Wednesday, June 22, 2011

Give it your best shot

My Fuji Finepix HS10 is a bridge camera; It is not a full-blown DSLR. When I saw a gorgeous dog playing a fine, energetic game of catch, I knew I wanted a picture.

But wanting and taking are two different animals. With the sun setting I knew my picture of the leaping dog could itself be a dog. I knew it could be ruined by the very action I was trying to capture.

Never let reality stop you from trying. You'll never win if you never play. Always take the picture. You have nothing to lose and everything to gain.

I set my Fuji FinePix HS10 to sports shooting and used the Best Frame Capture setting. Was I lucky? Did I succeed in capturing the leaping dog in the gloomy light of sunset?

I think I was lucky. Not totally successful but I think the picture still works. (Remember, I'm only shooting for the Net. A don't ask a lot of my equipment.) The best part of the night was that I got practice shooting action with my HS10. The next time I see this, hopefully earlier in the day, I'll get a great picture for sure. I promise!

If you can set your shutter speed, set a speed of at least 1/500 second. A setting of 1/1000 is even better for stopping fast action like this. You might need to up you ISO setting and accept a little noise in order to use such a fast shutter speed. Your lens will be wide open but if it is a zoom it may only open to something like f/4.5. If your lens is that slow, you may have problems unless you are will to boost your ISO as high as 6400. Good luck!

Monday, June 20, 2011

Image quality: How much quality do you need?

Had to run a little Lowbanks art before running the boring shot below.
Having worked for many years in the newspaper business, I've learned to set the bar pretty low when it comes to image quality. When pictures are translated into halftones with 100 dots to the inch, a lot of quality is lost. Also, when images are at the mercy of a backshop pressed for time and forced to cut corners to save time and money, those halftones may be of poor quality. And we have yet to consider the newsprint on which the pictures appear: yellow, thin, blotter paper.

Now, I am shooting for the Internet and my images must be reduced to 7-inches at 72 dpi and saved as jpgs in order to ensure they load quickly. I'm still kissing off quality.

Iron arches in the blocks to the right of the centre marten house are not visible.
The above shot of the beach at Lowbanks, Ontario, is 156 KB sized jpg file. If I wanted to make a large print, the enhanced file, from which the Internet file was created, is a massive 28.5 MB TIFF file. It was created from a RAW file captured by my Fuji FinePix HS10. Look at the flag in the middle of the picture and then run your eyes down the flag pole to the breakwall.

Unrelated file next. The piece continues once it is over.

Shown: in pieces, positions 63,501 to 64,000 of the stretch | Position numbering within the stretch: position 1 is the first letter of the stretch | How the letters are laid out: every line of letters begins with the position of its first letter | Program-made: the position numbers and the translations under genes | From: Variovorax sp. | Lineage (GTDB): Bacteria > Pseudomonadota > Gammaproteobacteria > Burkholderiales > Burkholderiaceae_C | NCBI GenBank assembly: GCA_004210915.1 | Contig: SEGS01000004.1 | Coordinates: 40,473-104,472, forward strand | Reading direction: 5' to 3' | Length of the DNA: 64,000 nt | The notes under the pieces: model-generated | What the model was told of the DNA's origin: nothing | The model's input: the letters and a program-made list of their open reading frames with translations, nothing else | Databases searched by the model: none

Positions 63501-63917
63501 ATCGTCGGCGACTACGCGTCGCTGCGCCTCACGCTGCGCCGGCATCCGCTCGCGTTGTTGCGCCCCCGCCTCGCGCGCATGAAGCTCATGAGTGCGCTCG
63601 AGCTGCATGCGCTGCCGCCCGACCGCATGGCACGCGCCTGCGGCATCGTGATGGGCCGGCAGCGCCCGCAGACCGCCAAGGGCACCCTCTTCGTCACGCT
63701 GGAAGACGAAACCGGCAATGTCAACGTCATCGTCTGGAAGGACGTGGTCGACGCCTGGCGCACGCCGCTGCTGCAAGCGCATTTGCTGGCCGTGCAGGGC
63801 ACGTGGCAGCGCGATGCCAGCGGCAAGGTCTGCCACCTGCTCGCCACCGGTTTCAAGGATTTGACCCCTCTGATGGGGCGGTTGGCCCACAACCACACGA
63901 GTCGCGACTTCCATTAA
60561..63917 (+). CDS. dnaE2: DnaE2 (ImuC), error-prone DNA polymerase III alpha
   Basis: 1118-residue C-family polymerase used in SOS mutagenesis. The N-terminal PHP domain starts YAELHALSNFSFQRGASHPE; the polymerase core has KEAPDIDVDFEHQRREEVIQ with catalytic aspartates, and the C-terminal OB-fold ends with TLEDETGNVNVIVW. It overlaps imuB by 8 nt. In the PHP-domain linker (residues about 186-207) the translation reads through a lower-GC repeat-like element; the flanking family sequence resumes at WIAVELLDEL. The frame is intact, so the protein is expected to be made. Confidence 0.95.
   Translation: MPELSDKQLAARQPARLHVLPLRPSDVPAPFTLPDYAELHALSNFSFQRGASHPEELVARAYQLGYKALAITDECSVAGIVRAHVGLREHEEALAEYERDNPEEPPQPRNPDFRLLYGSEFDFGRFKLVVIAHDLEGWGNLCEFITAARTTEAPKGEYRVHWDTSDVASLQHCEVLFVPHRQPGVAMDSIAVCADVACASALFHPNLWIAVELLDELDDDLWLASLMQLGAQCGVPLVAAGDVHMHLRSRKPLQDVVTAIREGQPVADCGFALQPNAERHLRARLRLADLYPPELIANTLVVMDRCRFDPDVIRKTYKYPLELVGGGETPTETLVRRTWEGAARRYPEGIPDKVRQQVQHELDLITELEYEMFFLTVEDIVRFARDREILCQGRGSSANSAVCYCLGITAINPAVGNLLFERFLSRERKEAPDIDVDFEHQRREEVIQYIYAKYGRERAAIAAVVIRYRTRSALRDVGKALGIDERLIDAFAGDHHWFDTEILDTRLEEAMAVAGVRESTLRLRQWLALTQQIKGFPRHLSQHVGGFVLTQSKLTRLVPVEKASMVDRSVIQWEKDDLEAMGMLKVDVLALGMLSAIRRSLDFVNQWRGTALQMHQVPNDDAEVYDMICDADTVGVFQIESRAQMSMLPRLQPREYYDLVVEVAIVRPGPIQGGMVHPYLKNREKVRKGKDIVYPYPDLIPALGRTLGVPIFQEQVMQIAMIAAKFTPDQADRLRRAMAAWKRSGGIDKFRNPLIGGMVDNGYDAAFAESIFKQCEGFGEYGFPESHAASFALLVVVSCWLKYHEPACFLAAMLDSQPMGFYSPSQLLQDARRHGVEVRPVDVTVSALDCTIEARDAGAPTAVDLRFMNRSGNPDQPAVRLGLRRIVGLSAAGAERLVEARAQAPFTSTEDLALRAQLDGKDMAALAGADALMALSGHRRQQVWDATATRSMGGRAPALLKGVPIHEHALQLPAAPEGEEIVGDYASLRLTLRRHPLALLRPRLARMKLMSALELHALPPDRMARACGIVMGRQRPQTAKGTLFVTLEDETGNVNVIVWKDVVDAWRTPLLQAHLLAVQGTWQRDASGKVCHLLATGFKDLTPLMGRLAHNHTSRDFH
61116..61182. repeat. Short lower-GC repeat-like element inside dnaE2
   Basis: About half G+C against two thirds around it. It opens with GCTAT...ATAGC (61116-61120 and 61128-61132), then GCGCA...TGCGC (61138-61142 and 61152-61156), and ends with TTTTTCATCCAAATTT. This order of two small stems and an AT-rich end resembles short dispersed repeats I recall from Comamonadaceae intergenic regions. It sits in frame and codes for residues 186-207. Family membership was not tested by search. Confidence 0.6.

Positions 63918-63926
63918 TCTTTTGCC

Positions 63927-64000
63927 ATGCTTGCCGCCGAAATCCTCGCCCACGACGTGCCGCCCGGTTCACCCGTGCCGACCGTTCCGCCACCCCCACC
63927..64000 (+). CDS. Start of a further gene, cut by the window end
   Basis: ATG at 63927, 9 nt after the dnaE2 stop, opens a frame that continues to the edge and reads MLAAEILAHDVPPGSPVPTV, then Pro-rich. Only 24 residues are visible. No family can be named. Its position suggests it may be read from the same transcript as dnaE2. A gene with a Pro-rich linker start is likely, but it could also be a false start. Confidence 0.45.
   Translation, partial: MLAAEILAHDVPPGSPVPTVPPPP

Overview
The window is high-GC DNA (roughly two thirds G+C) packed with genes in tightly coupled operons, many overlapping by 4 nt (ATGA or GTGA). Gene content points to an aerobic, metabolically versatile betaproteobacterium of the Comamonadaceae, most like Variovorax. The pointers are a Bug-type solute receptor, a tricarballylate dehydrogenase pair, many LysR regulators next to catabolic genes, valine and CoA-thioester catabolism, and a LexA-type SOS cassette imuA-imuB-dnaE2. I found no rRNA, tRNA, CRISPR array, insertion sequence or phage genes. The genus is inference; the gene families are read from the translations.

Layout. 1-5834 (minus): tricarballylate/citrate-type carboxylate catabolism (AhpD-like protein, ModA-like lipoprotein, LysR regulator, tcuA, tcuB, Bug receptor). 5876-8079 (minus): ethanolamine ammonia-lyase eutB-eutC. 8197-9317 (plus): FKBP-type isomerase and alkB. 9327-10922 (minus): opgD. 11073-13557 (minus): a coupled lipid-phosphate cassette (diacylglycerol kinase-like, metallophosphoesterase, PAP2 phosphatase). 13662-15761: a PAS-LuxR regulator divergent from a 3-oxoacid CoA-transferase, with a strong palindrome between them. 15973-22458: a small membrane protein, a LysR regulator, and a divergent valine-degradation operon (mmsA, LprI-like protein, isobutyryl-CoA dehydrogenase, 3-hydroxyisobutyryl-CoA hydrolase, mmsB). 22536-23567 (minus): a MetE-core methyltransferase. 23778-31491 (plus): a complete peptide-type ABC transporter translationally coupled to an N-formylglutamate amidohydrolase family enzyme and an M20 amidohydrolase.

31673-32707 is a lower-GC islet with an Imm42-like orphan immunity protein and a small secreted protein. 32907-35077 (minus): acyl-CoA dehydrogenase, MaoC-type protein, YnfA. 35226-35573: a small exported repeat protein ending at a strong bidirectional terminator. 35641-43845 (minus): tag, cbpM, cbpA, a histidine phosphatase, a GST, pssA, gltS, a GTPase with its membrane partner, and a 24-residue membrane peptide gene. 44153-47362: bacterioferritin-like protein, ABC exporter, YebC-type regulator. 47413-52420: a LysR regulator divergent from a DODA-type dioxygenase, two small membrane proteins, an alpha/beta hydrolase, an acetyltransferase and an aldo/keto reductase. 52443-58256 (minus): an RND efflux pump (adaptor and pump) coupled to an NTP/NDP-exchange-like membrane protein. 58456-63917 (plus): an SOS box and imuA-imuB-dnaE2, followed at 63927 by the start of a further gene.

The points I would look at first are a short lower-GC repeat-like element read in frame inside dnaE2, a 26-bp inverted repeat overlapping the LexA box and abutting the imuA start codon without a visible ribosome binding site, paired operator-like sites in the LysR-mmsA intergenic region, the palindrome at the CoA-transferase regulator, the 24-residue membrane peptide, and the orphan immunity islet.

Iron arches in blocks are visible.
Do you see some small, steel arches sunk into the concrete blocks just over to the right? No? That's because detail easily seen in the large file has been lost in the small. Pictures destined for the Internet lose a lot of detail.

The image in which the iron arches are visible is a jpg cropped from the full-sized TIFF file. Unfortunately, in order to show you this cropped image I had to jpg it in order for blogger to accept it. The actual file has much more detail, even in the grass.

Recently, I read some posts on the Nothing Special photo blog. I found them inspiring. The author's writing made me think about quality in a way that I haven't thought about quality since art school.

At the newspaper, only one photographer shot RAW. One other photographer experimented with RAW but soon rejoined the jpg shooting group. Because of the image quality loss inherent in the newspaper business, most of us figured there was nothing to be gained by shooting RAW. I believe we were right.

I no longer work for a newspaper. Maybe it is time I started paying a bit more attention to quality. I am experimenting with shooting RAW. I cannot afford a different camera but that will be part of the challenge: How to squeeze the most quality from a bridge camera like a Fuji FinePix HS10 or a true point-and-shoot like my Canon S90?

Sunday, June 19, 2011

Cropping in camera and other tricks

Crop in-camera for photo files that make better enlargements.
Learn to crop in-camera. Short of buying a better camera, learning to crop your pictures as you are taking them is one of the most important steps you can take in improving the quality of your images.

Simple point-and-shoot cameras do not deliver the best quality images. My Fuji FinePix HS10 is especially poor when I am forced to enlarge an image. With my Fuji, blowing up the image is a very apt description of what occurs. Always keep in mind that the Fuji is a bridge camera; It is not a full blown DSLR.

Filling the frame is often enough. Unfortunately, with my HS10 sometimes when I blow up an image I discover soft, smudging areas. This can be visually very annoying. These smeary areas are where the in-camera algorithm for controlling noise has gone a little overboard.

I have been finding that if I shoot important images as RAW files and not jpeg I can skirt some of these issues. Photoshop CS5 Extended has better noise control algorithms than my Fuji. Or I can choose not to eliminate noise at all.

I have been criticized in the past for using Photoshop. Too expensive, I've been told. Well, watch for sales, I say. I managed to buy my copy for about 70 percent off list. Stay alert and maybe you will be lucky, too.

If you click on this image of Fiona, taken with my HS10, the image will enlarge. In the original, non-jpg file, if you took a close look at the buttons on her shirt, you could see that each of her pink buttons has two holes. This image was shot RAW and enhanced in Photoshop CS5 Enhanced. I stayed completely away from noise reduction in enhancing this image.